“They got away with murder for profit”

Michigan will not sanction GM attorneys involved in cover-up of ignition defect

By Shannon Jones
29 March 2016

The Wall Street Journal reported Sunday that the state of Michigan will not revoke the law licenses of General Motors attorneys or seek sanctions against other employees fired for their roles in the cover-up of an ignition defect responsible for at least 124 deaths and hundreds of serious injuries. The report follows efforts by the father of a 27-year-old accident victim to demand sanctions against former GM employees who helped block public exposure of faulty ignition switches in GM vehicles.

In the wake of the 2014 exposure of a systematic cover-up by the automaker of defective vehicles whose ignitions could cut off without warning, the company fired 15 lower-level employees, including six lawyers. GM intended the firings as a pre-emptive strike to protect top management from prosecution.

The dismissed lawyers claimed that despite approving millions of dollars in accident liability payouts, they never informed high-ranking GM officials of the settlements. Thus, the story goes, top management remained blissfully unaware of the deaths and injuries caused by the ignition defect.

Jay Gass, a retired Fed Ex employee from Tennessee, filed a request with Michigan’s Attorney Grievance Commission to investigate the former GM employees and suggested that they be stripped of their law licenses for their roles in the cover-up. Gass’s daughter, Lara Gass, died in March 2014 in a car crash linked to the ignition defect. The family subsequently received a settlement from GM through the company’s Ignition Claims Resolution Facility.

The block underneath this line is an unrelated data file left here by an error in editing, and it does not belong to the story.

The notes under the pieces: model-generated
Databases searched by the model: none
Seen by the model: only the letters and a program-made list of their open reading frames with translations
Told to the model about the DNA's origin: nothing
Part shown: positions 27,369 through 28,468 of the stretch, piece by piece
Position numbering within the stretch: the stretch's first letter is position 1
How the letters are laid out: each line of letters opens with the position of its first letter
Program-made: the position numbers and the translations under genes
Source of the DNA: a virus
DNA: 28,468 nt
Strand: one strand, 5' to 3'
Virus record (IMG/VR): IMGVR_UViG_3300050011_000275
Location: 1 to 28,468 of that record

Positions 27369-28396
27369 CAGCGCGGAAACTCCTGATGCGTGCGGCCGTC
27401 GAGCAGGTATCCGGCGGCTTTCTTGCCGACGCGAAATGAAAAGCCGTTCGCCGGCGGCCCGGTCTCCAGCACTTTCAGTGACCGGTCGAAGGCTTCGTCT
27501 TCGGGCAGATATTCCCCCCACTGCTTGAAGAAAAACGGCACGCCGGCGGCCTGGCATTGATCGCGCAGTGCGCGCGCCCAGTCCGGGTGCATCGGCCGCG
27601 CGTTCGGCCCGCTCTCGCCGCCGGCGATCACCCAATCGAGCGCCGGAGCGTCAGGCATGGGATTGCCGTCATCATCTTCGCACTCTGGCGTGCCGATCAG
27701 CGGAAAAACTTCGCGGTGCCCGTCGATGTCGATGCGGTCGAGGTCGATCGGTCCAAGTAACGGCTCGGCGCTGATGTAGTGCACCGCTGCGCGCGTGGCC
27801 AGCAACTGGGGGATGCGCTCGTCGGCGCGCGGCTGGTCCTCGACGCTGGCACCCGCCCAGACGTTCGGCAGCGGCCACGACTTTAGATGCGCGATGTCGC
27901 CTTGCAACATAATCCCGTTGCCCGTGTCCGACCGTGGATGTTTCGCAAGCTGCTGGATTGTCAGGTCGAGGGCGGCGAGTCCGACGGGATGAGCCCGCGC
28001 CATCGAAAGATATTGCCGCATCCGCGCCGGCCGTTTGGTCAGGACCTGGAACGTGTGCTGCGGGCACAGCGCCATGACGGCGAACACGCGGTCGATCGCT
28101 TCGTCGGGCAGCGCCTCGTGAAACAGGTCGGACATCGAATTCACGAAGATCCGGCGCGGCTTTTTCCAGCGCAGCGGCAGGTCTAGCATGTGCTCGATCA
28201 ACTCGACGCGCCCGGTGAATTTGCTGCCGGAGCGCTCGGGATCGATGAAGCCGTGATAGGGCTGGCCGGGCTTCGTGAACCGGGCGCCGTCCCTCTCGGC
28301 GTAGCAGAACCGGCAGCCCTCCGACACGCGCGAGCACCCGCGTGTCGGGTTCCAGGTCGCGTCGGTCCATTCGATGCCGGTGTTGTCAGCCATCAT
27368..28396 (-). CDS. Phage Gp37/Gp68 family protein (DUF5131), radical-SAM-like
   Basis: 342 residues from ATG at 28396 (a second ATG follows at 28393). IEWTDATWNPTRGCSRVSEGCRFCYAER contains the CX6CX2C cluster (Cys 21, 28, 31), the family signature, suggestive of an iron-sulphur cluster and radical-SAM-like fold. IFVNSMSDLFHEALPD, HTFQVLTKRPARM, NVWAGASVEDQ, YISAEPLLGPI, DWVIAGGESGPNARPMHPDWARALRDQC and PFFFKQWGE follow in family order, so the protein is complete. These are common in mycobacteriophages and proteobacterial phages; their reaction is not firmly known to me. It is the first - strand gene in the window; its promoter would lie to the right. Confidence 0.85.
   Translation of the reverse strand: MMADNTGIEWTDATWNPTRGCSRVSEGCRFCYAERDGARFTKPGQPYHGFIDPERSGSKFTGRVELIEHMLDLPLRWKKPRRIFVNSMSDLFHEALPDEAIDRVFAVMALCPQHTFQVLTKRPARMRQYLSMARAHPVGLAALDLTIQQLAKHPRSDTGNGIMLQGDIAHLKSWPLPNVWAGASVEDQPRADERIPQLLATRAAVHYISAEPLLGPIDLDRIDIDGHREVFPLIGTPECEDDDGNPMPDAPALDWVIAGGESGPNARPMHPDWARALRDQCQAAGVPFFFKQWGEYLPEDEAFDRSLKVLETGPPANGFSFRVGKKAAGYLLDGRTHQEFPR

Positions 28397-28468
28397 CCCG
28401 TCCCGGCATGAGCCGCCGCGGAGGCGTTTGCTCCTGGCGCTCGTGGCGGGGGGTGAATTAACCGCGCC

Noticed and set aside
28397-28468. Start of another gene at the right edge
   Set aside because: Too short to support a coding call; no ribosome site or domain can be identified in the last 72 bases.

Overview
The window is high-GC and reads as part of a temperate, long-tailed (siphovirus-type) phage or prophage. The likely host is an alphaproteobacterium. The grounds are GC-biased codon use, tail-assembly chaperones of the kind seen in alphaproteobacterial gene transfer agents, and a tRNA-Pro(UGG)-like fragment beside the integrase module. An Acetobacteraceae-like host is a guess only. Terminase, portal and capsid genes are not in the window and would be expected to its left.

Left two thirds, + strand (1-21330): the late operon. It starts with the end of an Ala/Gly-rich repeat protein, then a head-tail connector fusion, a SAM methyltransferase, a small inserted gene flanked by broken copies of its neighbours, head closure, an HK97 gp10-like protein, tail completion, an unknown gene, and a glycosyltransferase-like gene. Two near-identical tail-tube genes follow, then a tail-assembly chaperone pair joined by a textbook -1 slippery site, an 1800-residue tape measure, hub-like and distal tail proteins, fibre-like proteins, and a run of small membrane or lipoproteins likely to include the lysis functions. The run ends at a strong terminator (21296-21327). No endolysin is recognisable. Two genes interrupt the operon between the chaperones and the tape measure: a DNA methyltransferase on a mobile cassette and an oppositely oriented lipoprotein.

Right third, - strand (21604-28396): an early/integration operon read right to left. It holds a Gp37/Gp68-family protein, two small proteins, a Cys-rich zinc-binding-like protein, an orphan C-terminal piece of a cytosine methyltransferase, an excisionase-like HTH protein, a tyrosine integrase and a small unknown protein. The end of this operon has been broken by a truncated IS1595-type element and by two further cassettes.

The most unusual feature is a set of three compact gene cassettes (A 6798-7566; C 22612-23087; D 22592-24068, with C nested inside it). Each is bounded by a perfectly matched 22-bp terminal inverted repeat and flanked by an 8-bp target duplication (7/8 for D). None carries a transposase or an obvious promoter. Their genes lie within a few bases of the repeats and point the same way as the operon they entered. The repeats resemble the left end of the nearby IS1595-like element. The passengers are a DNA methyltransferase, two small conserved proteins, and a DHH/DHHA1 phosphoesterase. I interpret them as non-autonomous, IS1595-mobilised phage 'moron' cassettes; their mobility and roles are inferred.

The grievance commission is an arm of the Michigan Supreme Court responsible for overseeing attorney conduct. In response to the request by Gass, the commission stated, “The tragedies that resulted from various individuals employed by General Motors are not subject to review by this agency.”

To date, no top GM official has been held to account for the cover-up. This despite the fact that the company, by it own admission, had known for more than a decade that ignition switches on the Chevrolet Cobalt, Saturn Ion and other low-cost vehicles could be easily jarred out of the “run” position, killing power to the engine and disabling safety equipment such as airbags. Even as reports of deaths and injuries resulting from the defect mounted, company officials took no action.

One of those named by Gass was GM senior attorney James Kemp. He was apprised of safety problems with the Cobalt ignition as early as 2004 and served as the main liaison between the legal department and GM safety investigators. He allegedly did not alert GM’s general counsel, Mike Millikin, to the defect until early 2014.

It wasn’t GM safety investigators who finally exposed the cover-up and forced a recall, but an attorney working on behalf of the family of an accident victim. He proved that GM engineers had redesigned the ignition switch without assigning a new part number, a violation of engineering principles and a clear indication of a cover-up.

In the end, the Obama administration imposed a $900 million fine on the automaker, about one-third of its annual profit, but sought no criminal sanctions. Some groups investigating the ignition defect scandal estimate that hundreds died as a result of GM’s failure to inform safety regulators or notify the public.